Laidlaw then asked the officer if he recalled periods during the time in question when Jordan-Barber was on maternity leave, and that she had finally left her department in September 2009. The QC put it to the witness that there were stories appearing both while she was on maternity leave and after she had left the Secretariat. The officer replied that she was still paid for the stories.

Laidlaw then asked if police had done any work on what her sources could have been while she was not in the department. The witness responded that Jordan-Barber had been interviewed but he did not think there had been any investigation into where she got her stories from other than she worked in the MoD and therefore had access to sensitive and secret material.

The barrister then asked if the police officer knew Jordan-Barber was a friend to some of the people mentioned in the stories cited, for example the wife of Major Roberts, who was killed in Afghanistan, was a friend of hers. The witness replied that there was no way of knowing which stories Jordan-Barber got from which source.

When Rebekah Brooks' name first appeared on the timeline, the witness confirmed it was October 2006 when there was an email from the Sun journalist asking Rebekah Brooks to authorise payment for three stories. Asked if one of the stories was an exclusive, the officer replied that he had "tested the exclusivity" of a number of stories using a system called "Newsbank" on 3 December this year and believed it was.

The defence QC then brought into evidence a story about four soldiers being killed in Basra, Iraq on 12 November 2006. A press release from the MoD from the same day was read to court. It announced the deaths but not the names of the fatalities as the families had "asked for 24 hours" before these were publicly revealed. A Sun article from 13 November, shown to the court, did not name the deceased.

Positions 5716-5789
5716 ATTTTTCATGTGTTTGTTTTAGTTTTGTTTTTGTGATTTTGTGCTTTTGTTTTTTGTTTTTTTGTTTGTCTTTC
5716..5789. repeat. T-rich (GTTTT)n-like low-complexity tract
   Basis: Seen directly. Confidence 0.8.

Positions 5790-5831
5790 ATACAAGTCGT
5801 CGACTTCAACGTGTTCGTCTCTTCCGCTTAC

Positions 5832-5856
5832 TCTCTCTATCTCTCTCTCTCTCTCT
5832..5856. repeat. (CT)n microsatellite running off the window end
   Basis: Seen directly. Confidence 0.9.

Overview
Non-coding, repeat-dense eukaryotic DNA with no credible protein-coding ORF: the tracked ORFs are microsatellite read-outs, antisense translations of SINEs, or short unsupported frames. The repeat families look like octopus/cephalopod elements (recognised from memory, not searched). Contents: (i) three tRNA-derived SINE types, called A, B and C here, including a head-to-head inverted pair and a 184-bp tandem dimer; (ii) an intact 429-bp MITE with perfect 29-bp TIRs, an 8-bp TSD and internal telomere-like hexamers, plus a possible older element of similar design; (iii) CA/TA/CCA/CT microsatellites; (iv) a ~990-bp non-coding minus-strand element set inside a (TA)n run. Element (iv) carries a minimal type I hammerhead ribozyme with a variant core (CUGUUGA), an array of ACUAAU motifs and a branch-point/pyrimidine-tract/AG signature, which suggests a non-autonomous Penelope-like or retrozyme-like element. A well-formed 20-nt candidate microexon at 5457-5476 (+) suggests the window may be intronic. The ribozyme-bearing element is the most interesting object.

An "exclusive" Sun story from 14 November was then displayed in court, the "exclusivity" according to Laidlaw being that one of those killed had been a woman. There was still, the jury was told, no naming of any of the soldiers killed. Apologising for what he called this "pedestrian approach", Laidlaw told the court his point was that this piece was clearly not an example of the prosecution's allegation that the Sun was "going too soon" and naming dead soldiers before their families had been fully informed. The name of the servicewoman, Sharon Elliot, only appeared in the paper, the barrister told the jury, after the official announcement was made.

Laidlaw then went through the same exercise with the timeline over another story, an article about an army recruit allegedly being injured by an instructor, again arguing that nothing in the story could not have been discovered legitimately by the Sun.

The defence barrister then moved on to 2007, where, the witness agreed, while there were a number of payments to Jordan-Barber, they authorised by the managing editor's office with no evidence of any involvement by then editor Rebekah Brooks. Until an email later on in that year when the journalist asked for her approval for a cash payment for his "best military source", the police officer confirmed that no reply to this email had been located.

However, later in the year Rebekah Brooks did reply to a request for payment for the "top military source" with the words "of course". Further emails from Brooks authorising payments with the words "fine" or "thanks" were shown to the court. Laidlaw then went through a long list of stories asking the officer to confirm if the were "exclusives" to the Sun, either only appearing in that paper or appearing there first and later being picked up by other titles. In each case the police officer confirmed that they were.

The court then rose for the day, all the defendants continue to deny all of the charges, the trial continues.